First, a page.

The Power of "The Cloud"
This was a pretty interesting tidbit about what Microsoft's 300,000 servers will be able to do for gaming on the Xbox One.
Microsoft holds sessions during E3 called Xbox 101. During these sessions, a team of Microsoft engineers led by a man named Jeff Henshaw, discuss the benefits of the Xbox One's better Kinect sensor, the ability to run interactive apps alongside live TV and the computational prowess of Microsoft's cloud servers, those same servers Zampella's Titanfall team are using.
Henshaw starts running a demo that shows 30,000 or so asteroids, all of whose positions and movement are culled from real NASA data. The asteroid show up on a big screen in the Xbox 101 demo room. They're all purple.
"Doing all of this computation would require a little over 10 consoles from the last generation," he says. "This is like taking about 10 1/2 Xbox 360s worth of CPU power and cramming it into one elegantly-designed Xbox One. So we are thrilled at what we have been able to do there. Because this type of raw processor horsepower that's mapping the current time and position in space in real time can all be done by a single Xbox One."
He then flips a switch or presses a button or something and about 300,000 more asteroids appear. These are green and all calculated, he says, by the cloud. "What we've done is we've actually invoked CPU resources from the cloud that can instantly be brought online and scaled up and those cloud CPU processes are now feeding about 500,000 updates per second to help us track every single asteroid in real time."
I later ask him if this demo is for real. We're seeing it in the middle of the E3 show, after all, where Internet connections are notoriously dreadful. Yes, it's real, he says, "We are on an Ethernet line with a private line out connected to our data centers." If the plug was pulled, the cloud asteroids would disappear.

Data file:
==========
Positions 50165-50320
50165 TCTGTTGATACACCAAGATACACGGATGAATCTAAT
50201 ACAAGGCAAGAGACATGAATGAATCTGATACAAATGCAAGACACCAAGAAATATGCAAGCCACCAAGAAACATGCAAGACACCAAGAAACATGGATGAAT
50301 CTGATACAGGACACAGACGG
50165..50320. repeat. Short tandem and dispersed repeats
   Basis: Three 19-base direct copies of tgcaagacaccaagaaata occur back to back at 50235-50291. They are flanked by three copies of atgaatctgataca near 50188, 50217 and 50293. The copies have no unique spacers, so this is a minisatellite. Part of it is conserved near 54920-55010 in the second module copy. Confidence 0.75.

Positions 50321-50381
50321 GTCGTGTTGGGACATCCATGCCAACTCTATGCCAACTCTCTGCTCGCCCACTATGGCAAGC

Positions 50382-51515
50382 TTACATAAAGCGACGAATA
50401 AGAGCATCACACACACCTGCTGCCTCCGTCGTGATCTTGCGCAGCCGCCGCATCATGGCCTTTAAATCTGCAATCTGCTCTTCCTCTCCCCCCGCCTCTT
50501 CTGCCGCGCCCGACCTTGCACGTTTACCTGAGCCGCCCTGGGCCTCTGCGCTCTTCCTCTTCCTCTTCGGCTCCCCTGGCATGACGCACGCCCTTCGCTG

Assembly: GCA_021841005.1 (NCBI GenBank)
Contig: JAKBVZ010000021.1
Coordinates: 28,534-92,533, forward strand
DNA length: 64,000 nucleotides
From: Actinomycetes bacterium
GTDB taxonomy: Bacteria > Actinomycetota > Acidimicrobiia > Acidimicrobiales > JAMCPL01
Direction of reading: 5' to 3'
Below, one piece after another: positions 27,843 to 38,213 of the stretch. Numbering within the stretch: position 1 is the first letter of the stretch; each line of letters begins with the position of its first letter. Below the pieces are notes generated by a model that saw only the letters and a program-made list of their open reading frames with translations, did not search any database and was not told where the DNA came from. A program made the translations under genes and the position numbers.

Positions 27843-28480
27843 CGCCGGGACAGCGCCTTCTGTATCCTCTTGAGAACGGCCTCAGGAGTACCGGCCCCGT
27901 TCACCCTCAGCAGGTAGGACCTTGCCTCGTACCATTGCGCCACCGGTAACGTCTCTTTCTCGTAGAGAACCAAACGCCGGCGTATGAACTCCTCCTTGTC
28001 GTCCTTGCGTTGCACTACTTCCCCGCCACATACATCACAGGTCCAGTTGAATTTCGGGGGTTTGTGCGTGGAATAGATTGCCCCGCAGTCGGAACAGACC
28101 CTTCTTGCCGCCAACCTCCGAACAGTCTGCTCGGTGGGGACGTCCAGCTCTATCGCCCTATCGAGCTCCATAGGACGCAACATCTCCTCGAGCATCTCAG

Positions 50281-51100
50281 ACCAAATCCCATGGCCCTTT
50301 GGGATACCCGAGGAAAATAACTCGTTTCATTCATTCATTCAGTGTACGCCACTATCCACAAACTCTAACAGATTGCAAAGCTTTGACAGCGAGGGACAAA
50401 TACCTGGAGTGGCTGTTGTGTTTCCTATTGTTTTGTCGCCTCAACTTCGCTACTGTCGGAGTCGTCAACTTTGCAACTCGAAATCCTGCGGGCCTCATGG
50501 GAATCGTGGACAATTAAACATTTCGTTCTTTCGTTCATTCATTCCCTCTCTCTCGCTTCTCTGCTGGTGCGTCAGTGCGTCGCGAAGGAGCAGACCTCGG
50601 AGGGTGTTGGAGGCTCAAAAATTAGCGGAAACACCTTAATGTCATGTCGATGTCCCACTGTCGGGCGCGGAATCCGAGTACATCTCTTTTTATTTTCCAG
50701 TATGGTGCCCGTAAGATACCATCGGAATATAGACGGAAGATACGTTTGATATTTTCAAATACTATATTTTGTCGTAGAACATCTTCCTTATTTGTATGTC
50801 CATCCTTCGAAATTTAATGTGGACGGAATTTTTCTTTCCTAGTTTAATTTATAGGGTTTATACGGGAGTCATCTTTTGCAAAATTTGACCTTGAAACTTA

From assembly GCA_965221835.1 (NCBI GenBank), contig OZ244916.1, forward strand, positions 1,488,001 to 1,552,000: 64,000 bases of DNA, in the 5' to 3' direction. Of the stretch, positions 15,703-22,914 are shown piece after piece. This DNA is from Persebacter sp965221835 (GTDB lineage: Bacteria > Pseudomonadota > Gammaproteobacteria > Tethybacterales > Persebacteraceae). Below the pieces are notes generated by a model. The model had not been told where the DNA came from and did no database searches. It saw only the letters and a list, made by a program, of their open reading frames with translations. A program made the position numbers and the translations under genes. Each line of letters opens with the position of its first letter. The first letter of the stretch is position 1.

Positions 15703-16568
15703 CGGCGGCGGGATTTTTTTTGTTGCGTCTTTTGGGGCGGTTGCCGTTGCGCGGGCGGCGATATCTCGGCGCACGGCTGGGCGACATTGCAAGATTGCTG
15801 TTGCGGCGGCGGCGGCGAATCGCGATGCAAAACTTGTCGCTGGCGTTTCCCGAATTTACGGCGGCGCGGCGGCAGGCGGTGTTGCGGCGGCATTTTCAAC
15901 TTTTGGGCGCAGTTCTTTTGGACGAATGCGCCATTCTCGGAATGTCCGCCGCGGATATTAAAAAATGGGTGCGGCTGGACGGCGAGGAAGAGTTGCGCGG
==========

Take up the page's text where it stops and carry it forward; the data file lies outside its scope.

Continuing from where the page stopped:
Asteroids are nice, but Henshaw anticipated that his Xbox 101 audience would wonder what the point was, especially for games.
"So things like local foliage, blades of grass, atmospheric effects, gunfire, those things can be offloaded to the cloud," he says, "because they're all going to be in your immediate periphery and you want them to be hyper-realistic but not something you necessarily want to burden the console with.
"We're already working with game developers to incorporate some of these concepts and they're coming up with some pretty amazing ideas. Some games will have levels that are literally infinitely expandable. The more players that come online and the more players that come into the world, they will simply spin up additional cloud computing resources to make levels infinitely larger and avoid load times altogether."
He talks about persistent worlds, of games that keep running and can change when you're not there. He's not saying how well the cloud could do this for every game, nor is he saying much about how bad these games will break if the games' cloud connection drops—some games could be programmed to calculate ahead, he allows—but he's painting a picture of how games could be made on a console where it's a given that this kind of online stuff is available.
This being the case, it seems like all the mentioning of the PS4 having a more powerful GPU than the Xbox One seems to become a moot point and theoretically even seems to provide the Xbox One much more processing power than the PS4.
For the full interview over at Kotaku here you go.